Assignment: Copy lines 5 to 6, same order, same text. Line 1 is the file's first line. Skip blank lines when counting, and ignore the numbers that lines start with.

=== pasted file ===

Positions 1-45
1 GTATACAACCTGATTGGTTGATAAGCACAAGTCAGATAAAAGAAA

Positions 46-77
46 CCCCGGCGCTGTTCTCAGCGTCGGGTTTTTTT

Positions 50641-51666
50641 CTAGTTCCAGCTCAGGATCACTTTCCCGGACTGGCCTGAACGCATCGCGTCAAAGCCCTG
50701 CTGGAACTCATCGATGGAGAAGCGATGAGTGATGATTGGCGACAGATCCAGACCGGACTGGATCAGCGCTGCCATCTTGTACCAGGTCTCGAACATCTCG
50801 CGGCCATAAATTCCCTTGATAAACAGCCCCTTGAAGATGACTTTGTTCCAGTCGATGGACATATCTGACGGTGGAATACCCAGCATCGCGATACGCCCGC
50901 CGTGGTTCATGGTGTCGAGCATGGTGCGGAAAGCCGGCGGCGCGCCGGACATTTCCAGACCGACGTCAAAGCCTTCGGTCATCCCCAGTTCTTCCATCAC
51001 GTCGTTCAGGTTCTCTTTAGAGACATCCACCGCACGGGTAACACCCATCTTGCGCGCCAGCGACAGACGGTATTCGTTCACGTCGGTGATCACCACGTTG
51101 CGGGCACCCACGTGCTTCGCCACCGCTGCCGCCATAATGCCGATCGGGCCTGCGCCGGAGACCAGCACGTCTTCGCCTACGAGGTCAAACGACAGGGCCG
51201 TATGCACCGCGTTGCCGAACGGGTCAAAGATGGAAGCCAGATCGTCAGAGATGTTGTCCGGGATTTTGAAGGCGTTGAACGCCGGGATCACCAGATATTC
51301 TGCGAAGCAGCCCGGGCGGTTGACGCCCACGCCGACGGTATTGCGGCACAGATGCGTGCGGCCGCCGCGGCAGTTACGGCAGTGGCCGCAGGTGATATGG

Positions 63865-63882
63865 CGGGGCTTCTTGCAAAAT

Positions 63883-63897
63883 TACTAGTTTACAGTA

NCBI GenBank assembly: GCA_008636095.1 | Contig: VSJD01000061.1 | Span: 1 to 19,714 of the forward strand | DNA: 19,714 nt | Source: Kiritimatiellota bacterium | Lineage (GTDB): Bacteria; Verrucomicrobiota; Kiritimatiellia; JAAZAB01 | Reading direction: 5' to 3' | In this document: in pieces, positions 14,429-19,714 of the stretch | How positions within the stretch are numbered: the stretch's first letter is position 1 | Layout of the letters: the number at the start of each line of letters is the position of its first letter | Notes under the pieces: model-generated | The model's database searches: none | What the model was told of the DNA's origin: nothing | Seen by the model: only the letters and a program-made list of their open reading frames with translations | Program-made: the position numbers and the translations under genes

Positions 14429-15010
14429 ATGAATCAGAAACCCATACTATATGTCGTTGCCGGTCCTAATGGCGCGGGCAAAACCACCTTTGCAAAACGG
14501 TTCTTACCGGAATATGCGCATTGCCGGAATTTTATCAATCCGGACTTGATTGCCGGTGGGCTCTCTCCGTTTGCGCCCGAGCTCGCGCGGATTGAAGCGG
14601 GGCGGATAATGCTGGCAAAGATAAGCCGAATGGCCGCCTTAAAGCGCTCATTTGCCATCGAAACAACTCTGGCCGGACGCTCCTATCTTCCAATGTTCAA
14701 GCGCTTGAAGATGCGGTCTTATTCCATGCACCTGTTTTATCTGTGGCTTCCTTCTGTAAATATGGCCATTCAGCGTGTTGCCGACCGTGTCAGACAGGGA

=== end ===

Positions 50641-51666
50641 CTAGTTCCAGCTCAGGATCACTTTCCCGGACTGGCCTGAACGCATCGCGTCAAAGCCCTG